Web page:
West Indies.-Disturbances in Jamaica and Barbadoes. Different Representa.
tions given of the Causes of these Tumults in the British Parliament.-Mr Wilberforce's Motion concerning a Slave Registry Biil-abandoned for the present.-East Indies.-- Second Campaign in Nepaul.-Battle of Muckwampore.-Capture of Hurrykurpore. ---Peace concluded. --Cessions to the Bri. tish.-Proceedings in Cutch.-Disturbances at Barreilly Inroad of the Pindarees.—Java is delivered up to the Dutch.
In the same hemisphere, meantime, pleasure an extent of country much our own more scattered possessions wider than these at first conceived to .continued to be visited with many be in any danger from their violence, symptoms of that general spirit of co- On the evening of the third day, the lonial commotion, to which allusion ring leader, or captain of the whole, has already been made in treating of was defeated in a village where he had the more terrible convulsions which posted the prime and flower of his ad. have so long agitated the more exten- herents; he was surrounded and taken, sive and important provinces of Spain. and executed on the morrow; but beIn Jamaica, an insurrection of negroes fore his death, he made such disclooccurred at the opening of the year, sures as enabled the king's authorities which promised to be of long and se- to cut off all communication among rious endurance at its commencement, the remainder of the negroes, and so but which the vigilance of the Duke to prevent the farther progress, and of Manchester happily suppressed in not improbable completion, of a plot, the course of a few days. A far more which, according to the account given extensive and alarming tumult took of it by this desperate chief, exceeded, place in Barbadoes on Easter Monday. in the boldness of its preconcerted atroIn that island, however, the level cha. cities, every thing which has yet ocracter of the country, and the much curred in the history of these ferocious greater admixture of white inhabitants, savages. presented facilities of repressing the The notice of parliament was imme. commotion, infinitely superior to what diately directed to the subject of these almost any other of our insular colo. disturbances by the old and honoured nies could have afforded. For three champion of negro emancipation, Mr days, nevertheless, the insurgent slaves Wilberforce. This gentleman made a not only made head against all the long and energetic speech, in which troops which the governor could bring he expressed his conviction, that a into the field, but deyastated at their very great share of the unhappy tu.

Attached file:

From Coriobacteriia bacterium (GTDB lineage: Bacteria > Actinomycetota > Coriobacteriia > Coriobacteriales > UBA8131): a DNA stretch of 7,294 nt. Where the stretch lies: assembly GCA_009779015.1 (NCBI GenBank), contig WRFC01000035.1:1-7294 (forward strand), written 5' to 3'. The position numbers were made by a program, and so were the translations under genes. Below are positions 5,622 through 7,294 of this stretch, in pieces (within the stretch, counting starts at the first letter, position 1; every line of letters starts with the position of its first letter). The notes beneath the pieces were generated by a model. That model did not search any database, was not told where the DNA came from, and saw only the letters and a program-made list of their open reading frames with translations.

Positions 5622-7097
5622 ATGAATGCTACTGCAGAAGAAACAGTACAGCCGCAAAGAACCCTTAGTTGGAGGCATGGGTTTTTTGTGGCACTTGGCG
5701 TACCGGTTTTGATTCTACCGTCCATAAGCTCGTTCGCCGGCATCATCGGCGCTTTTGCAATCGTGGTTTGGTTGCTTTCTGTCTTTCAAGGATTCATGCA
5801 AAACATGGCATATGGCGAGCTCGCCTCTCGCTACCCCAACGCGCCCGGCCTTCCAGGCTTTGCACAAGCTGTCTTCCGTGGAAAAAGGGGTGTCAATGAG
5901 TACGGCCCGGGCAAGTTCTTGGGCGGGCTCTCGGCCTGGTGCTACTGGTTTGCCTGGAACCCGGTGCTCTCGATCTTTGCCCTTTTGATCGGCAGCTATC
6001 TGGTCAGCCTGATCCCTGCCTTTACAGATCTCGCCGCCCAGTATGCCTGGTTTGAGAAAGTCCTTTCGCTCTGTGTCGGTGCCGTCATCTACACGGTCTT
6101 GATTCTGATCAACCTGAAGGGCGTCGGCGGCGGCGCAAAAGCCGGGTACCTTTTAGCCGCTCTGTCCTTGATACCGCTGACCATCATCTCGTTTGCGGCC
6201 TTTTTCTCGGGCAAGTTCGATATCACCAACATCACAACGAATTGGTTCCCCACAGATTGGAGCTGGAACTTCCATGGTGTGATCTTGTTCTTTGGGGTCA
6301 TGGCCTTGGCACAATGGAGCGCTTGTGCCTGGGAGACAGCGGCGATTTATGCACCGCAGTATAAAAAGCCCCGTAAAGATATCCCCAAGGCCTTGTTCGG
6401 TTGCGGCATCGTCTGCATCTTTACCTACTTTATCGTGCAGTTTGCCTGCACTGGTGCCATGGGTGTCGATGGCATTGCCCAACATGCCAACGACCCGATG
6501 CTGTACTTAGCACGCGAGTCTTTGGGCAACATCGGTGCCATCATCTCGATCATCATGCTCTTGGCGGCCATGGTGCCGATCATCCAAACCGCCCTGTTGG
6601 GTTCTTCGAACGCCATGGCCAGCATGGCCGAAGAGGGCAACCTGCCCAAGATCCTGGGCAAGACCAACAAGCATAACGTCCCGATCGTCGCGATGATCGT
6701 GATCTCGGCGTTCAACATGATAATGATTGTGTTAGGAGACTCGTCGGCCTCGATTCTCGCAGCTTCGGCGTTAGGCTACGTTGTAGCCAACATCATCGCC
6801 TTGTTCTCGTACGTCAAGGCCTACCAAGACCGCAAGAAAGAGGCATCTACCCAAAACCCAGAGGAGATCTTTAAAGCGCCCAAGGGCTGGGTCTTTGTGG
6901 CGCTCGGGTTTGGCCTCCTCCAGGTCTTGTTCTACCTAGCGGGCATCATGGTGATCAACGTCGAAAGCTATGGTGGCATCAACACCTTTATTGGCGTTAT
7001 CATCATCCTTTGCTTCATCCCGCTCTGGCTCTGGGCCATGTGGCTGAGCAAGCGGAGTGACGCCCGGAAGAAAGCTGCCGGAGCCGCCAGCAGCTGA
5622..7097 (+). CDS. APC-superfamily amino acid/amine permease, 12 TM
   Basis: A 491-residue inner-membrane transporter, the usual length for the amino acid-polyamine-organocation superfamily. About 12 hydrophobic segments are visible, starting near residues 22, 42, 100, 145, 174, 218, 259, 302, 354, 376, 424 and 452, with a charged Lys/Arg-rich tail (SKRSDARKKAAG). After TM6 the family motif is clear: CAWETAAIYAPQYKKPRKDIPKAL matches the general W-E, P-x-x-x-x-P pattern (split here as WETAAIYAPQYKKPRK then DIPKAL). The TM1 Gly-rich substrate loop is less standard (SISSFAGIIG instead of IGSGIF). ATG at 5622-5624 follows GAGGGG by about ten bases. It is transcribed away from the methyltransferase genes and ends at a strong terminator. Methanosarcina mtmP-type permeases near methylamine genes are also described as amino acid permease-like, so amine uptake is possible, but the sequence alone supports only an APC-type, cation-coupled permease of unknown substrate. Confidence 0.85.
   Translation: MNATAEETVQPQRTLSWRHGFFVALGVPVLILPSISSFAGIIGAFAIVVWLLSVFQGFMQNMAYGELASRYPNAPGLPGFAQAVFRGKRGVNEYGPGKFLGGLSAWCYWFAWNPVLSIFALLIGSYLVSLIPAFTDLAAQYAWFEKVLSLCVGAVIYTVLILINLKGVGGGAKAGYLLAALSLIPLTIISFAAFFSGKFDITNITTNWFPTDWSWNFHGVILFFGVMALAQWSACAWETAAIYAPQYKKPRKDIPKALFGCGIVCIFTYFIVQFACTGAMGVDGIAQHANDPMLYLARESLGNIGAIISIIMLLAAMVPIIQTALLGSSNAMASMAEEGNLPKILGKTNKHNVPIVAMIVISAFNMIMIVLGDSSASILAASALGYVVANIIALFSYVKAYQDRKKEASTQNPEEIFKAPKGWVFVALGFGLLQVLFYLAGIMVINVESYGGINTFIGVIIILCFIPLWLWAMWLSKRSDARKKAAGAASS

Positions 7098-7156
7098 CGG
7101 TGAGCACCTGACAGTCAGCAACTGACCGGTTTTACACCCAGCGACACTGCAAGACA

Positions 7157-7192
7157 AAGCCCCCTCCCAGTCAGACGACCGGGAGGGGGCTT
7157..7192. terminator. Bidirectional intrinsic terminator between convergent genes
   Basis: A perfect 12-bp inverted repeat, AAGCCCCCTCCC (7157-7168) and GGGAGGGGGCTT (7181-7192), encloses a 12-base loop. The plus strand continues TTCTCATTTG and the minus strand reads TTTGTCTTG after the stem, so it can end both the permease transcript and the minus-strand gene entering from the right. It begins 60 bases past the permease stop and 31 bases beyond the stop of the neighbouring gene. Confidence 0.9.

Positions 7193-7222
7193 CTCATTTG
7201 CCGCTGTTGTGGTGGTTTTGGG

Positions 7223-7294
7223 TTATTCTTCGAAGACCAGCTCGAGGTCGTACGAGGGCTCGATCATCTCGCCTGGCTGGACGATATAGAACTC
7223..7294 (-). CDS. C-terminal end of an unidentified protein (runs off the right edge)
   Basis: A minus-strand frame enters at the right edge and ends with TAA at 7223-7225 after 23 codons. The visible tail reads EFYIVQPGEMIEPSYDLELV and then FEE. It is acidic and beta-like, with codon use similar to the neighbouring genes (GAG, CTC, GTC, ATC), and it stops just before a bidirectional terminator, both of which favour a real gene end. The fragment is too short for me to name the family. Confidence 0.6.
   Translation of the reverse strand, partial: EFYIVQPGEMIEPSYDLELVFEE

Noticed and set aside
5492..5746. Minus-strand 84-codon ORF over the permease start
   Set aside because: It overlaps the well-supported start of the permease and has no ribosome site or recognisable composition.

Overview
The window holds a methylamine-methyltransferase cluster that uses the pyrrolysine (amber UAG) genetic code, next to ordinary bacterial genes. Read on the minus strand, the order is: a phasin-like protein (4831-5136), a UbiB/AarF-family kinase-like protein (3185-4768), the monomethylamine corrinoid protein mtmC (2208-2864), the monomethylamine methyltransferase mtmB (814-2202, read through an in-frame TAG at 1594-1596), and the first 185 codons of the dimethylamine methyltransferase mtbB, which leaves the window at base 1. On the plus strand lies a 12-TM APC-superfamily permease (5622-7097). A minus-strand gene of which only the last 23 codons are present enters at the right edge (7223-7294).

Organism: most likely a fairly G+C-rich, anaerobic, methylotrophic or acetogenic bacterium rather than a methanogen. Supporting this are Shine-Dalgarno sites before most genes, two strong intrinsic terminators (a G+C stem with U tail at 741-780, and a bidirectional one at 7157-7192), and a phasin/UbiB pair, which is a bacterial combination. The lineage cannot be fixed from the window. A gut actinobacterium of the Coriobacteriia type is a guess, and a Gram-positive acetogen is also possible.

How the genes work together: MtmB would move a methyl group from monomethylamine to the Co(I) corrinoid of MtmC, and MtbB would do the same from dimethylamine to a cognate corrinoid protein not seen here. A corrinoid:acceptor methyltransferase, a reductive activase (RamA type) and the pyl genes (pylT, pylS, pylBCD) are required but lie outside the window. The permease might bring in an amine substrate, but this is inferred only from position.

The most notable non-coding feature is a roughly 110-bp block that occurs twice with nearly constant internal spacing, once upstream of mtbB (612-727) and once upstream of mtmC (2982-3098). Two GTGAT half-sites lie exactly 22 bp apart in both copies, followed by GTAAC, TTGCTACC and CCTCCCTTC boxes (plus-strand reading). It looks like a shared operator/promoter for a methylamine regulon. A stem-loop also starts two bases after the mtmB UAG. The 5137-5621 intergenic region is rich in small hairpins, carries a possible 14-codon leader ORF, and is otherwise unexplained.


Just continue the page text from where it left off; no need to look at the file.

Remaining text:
VOL. IX. PART I.